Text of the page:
Industry body UK Steel says firms face a perfect storm of problems - crippling electricity prices, cheap Chinese imports and a strong pound hitting exports - and little help from a slow moving government.
Gareth Stace, director of UK Steel spoke out ahead of a steel crisis summit called by government, on October 8.
He said: “Is the government really bothered whether we have a foundation sector in the UK or not? It feeds into supply chains in important sectors such as automotive and new nuclear.
“To overlook them is very short sighted and could damage the national economy. We’re saying, ‘give us a half a chance to compete’.”
In July, Tata Steel announced 550 South Yorkshire jobs were at risk, some 485 on the Thrybergh site in Rotherham. The company says it is still consulting on redundancies stemming from the planned closure of its black bar business.
On Teesside, some 2,000 workers and 1,000 contractors at the SSI plant face a bleak future after its Thai owners announced the Redcar base would be mothballed.
Mr Stace said cut-price Chinese steel was being ‘dumped’ in the UK due to over production there. Anecdotally, it was selling for £60-a-tonne less than its UK equivalent.
“But steel companies tell me they win or lose a contract on a £5-a-tonne price difference.
“Around the world governments are looking at the Chinese situation. The US authorities investigate and act within weeks. But in Europe we are talking about a year. Then we’re faced with a double whammy in that the steel barred from the US comes here.”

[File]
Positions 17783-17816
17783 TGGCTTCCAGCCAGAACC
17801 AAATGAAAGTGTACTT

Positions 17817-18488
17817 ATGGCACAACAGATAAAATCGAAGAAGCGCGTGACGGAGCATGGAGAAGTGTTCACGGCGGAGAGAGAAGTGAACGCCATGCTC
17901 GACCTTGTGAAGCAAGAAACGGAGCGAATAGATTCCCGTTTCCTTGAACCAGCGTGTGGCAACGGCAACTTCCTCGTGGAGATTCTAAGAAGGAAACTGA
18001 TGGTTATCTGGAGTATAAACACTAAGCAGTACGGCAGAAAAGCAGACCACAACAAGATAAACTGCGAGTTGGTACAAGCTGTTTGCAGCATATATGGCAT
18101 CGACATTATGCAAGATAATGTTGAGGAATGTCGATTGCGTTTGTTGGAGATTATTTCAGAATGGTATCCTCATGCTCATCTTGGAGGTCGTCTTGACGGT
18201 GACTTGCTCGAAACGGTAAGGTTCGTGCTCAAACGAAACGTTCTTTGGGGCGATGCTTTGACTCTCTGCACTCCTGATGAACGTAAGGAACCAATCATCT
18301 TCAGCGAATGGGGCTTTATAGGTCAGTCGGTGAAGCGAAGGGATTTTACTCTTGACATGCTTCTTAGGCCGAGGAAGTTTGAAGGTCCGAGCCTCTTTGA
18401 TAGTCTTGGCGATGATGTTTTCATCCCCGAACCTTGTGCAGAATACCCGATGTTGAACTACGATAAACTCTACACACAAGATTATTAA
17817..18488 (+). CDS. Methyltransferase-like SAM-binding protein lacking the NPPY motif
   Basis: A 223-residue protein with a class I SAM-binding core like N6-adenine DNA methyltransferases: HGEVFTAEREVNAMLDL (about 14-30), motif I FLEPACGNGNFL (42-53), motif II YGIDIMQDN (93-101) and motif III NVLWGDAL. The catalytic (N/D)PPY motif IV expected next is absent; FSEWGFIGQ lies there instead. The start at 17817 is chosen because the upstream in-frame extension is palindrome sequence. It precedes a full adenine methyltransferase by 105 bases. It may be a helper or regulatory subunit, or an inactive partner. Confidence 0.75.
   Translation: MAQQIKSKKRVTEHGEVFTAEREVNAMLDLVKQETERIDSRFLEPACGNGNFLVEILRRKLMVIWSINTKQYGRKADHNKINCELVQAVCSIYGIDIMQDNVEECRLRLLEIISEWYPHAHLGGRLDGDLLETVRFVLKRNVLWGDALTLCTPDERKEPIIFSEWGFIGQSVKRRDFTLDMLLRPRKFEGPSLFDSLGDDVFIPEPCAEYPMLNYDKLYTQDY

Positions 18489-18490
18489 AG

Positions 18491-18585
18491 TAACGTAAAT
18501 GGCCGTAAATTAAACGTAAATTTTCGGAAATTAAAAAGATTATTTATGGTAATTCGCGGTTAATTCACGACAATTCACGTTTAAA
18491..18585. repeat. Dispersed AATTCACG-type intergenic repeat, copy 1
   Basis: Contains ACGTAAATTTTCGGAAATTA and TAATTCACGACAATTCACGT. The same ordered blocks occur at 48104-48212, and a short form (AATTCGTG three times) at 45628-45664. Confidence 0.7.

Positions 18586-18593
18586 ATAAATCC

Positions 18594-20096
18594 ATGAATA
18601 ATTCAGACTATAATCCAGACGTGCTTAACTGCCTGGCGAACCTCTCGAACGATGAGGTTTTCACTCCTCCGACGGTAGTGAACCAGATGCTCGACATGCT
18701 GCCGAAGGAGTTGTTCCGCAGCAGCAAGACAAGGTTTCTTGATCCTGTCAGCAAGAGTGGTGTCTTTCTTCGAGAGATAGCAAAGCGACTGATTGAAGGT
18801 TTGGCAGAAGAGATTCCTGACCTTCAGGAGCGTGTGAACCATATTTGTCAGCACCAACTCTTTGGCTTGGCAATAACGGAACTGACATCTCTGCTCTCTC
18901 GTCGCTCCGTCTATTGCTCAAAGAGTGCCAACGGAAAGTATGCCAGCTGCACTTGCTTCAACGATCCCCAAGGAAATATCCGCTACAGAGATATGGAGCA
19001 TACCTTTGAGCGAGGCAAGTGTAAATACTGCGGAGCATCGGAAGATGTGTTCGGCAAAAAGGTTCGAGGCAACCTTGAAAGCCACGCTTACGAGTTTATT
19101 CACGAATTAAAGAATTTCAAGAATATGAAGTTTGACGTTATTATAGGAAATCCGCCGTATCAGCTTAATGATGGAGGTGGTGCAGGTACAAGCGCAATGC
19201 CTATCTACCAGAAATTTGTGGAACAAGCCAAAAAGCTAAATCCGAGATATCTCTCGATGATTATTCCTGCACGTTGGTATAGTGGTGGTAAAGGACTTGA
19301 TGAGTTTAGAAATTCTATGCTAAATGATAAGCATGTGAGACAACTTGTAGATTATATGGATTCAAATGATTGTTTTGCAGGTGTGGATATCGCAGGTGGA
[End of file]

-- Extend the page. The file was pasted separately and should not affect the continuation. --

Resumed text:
Steel firms were also battling crippling electricity prices, a stalled compensation scheme for high energy users, high business rates and a strong pound, he added.
“The Energy Intensive Industries Compensation Package could level the playing field with France and Germany, but firms are still paying 70 per cent of the planned reduction.
“The government says, ‘we can’t give you the full package because of state aid rules’. But it’s a simple application form sat on a desk in Brussels. If the PM were to go over and say, ‘stamp that application’, it would happen. The government shouldn’t hide behind red tape.
“There’s some fantastic innovation in the steel sector in the UK, the sector as a whole is never standing still. But it’s a very difficult time, the government is talking about the ‘march of the makers’ and the Northern Powerhouse project. But if the government doesn’t help us it could be a flop.”
A Tata Steel spokesman said: “As the current situation affects all of our UK operations we would expect Tata Steel Europe CEO, Dr Karl Köhler, to attend the summit event.”